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John Robbins has been a practicing criminal defense attorney since 1987 and owns his own law firm. “Each day, I provide effective representation to clients whether they have a traffic ticket or are charged with capital murder,” he says.

Robbins graduated from Cumberland Law School in Birmingham and has been teaching at Birmingham School of Law for more than 10 years. He chose to teach as a way of giving back to the legal community. “I don’t teach for financial gain. I enjoy the interaction with students, and they keep me on my toes,” he says. “I teach criminal procedure, criminal law, evidence, and trial advocacy. What I have learned over the years, I try to impart to my students.”

Robbins says he tries to get his students to think like a lawyer. “Just memorizing the law is not the purpose of law school. Anybody can read law books, but it’s learning how to take the facts of a case from that perspective. Those who embrace that way of thinking with become successful lawyers,” he says.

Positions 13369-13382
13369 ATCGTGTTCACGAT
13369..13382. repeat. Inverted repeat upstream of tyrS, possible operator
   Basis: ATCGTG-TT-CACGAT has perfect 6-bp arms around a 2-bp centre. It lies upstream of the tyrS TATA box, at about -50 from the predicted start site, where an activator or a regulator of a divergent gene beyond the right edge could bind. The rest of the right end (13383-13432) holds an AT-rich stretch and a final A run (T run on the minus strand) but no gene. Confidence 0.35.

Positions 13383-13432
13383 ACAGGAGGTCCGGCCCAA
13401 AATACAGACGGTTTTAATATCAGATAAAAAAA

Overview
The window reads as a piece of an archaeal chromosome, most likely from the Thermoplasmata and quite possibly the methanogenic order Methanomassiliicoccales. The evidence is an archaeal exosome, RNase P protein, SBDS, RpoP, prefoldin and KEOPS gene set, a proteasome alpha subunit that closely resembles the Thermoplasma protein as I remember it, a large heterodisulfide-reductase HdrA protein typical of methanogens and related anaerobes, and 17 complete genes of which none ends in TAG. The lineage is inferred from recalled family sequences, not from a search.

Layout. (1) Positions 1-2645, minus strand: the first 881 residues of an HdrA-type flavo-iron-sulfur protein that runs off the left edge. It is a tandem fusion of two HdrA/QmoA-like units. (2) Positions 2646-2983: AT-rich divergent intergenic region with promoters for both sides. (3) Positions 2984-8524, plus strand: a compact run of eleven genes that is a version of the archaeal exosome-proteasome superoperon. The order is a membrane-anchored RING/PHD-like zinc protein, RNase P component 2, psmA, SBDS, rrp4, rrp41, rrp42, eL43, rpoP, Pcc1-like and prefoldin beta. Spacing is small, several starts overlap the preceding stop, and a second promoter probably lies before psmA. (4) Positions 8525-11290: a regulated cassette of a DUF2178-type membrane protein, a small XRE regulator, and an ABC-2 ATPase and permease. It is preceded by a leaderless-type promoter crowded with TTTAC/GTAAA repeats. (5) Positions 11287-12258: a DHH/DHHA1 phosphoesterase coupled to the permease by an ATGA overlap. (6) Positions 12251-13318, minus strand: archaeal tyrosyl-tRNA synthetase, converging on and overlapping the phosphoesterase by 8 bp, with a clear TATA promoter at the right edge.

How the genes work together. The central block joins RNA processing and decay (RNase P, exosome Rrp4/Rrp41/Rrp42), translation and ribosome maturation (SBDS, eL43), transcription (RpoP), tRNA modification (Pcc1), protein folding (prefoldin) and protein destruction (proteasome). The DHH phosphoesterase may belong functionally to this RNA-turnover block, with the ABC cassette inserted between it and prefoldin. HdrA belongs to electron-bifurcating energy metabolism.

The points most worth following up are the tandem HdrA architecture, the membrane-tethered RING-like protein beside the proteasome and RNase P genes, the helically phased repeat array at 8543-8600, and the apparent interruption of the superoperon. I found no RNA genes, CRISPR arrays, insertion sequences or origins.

Robbins tells his students that they should not forget their humanity, and treat everyone like a human being and treat them respectfully. “Just because someone exercises poor judgment and gets caught up in the criminal justice system, it doesn’t mean they should not be treated with respect and humanity,” he says.

Law is a 24/7 profession, Robbins says, but he does find time for relaxation and rest. “I have a unique group of friends and we get together on weekends. I enjoy their company,” he says. Robbins likes to work out and box, read and cook. He also likes to travel when he can. Born in the Bronx and grew up in Trenton, NJ, Robbins loves to go to New York and spend time with his grown children.

His greatest achievement as a lawyer is helping people who need help, Robbins says. “I try to instill in my students that they should take a case, not for just financial reasons, but for the business aspect of the law. Take cases in which you can make a good fee, but always take a case for the simple purpose of helping someone who needs your help regardless of whether they can afford to pay your fee,” he says. “When you help someone who really needs help, that is the lawyer’s greatest reward.”